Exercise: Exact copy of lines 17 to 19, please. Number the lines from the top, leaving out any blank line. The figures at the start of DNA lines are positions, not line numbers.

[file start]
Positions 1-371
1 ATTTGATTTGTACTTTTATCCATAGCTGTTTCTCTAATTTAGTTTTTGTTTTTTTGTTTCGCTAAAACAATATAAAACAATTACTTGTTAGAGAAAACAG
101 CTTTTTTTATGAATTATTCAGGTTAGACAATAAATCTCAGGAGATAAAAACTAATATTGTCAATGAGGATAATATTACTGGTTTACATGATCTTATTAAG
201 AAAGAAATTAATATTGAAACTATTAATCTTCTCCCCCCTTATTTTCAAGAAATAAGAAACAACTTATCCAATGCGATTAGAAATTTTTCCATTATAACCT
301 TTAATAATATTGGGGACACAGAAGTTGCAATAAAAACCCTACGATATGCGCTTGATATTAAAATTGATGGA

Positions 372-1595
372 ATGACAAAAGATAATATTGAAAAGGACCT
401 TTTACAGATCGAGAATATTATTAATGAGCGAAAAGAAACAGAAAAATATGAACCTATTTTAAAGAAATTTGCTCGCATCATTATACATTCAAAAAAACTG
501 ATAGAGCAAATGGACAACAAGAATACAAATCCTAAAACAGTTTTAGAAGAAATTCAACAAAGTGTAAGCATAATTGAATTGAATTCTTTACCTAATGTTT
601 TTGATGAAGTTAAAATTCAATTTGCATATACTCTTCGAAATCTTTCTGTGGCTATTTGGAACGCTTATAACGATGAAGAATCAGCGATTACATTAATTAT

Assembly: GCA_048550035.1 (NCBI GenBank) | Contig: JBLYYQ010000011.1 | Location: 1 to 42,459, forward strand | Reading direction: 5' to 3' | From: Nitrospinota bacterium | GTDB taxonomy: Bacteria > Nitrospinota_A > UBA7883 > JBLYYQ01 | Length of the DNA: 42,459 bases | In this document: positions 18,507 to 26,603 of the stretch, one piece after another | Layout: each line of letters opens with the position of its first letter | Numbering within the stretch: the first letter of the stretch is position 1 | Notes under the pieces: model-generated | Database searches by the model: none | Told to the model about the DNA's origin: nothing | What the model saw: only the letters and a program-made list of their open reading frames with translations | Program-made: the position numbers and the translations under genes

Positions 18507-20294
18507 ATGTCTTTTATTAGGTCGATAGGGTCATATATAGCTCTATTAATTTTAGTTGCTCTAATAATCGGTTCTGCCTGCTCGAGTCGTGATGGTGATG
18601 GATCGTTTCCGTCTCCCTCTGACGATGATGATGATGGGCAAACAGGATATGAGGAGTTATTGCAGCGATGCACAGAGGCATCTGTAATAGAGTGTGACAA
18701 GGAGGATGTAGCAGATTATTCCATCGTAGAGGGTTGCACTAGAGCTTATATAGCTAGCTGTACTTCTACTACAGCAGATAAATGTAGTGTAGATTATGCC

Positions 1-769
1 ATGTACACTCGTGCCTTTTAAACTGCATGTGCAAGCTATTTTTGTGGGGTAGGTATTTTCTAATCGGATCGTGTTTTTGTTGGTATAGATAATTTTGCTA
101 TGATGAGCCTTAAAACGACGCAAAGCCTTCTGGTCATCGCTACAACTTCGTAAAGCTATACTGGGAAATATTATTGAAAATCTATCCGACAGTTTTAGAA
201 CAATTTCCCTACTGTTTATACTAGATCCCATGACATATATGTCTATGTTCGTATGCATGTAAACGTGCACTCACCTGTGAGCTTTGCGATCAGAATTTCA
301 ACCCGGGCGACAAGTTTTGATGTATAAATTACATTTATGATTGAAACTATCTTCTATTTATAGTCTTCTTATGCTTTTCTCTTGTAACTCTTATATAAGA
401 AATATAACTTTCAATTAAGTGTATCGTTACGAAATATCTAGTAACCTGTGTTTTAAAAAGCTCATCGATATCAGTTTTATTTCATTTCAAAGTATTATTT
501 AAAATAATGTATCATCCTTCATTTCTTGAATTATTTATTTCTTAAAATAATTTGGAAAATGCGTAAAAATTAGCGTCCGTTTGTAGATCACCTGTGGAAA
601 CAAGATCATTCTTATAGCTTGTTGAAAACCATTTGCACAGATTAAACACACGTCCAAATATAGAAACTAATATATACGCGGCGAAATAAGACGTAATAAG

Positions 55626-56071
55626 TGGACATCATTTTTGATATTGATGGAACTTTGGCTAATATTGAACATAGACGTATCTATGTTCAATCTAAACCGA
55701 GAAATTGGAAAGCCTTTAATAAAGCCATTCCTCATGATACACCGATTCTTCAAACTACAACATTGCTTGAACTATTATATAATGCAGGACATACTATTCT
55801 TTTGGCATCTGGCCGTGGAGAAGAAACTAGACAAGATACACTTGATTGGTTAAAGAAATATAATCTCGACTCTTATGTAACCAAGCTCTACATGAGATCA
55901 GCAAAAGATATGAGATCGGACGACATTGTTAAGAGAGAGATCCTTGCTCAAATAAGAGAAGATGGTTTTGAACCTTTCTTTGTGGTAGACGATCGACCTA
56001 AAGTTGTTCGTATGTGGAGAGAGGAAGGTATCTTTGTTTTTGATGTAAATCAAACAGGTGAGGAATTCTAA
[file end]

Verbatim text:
1 ATGTACACTCGTGCCTTTTAAACTGCATGTGCAAGCTATTTTTGTGGGGTAGGTATTTTCTAATCGGATCGTGTTTTTGTTGGTATAGATAATTTTGCTA
101 TGATGAGCCTTAAAACGACGCAAAGCCTTCTGGTCATCGCTACAACTTCGTAAAGCTATACTGGGAAATATTATTGAAAATCTATCCGACAGTTTTAGAA
201 CAATTTCCCTACTGTTTATACTAGATCCCATGACATATATGTCTATGTTCGTATGCATGTAAACGTGCACTCACCTGTGAGCTTTGCGATCAGAATTTCA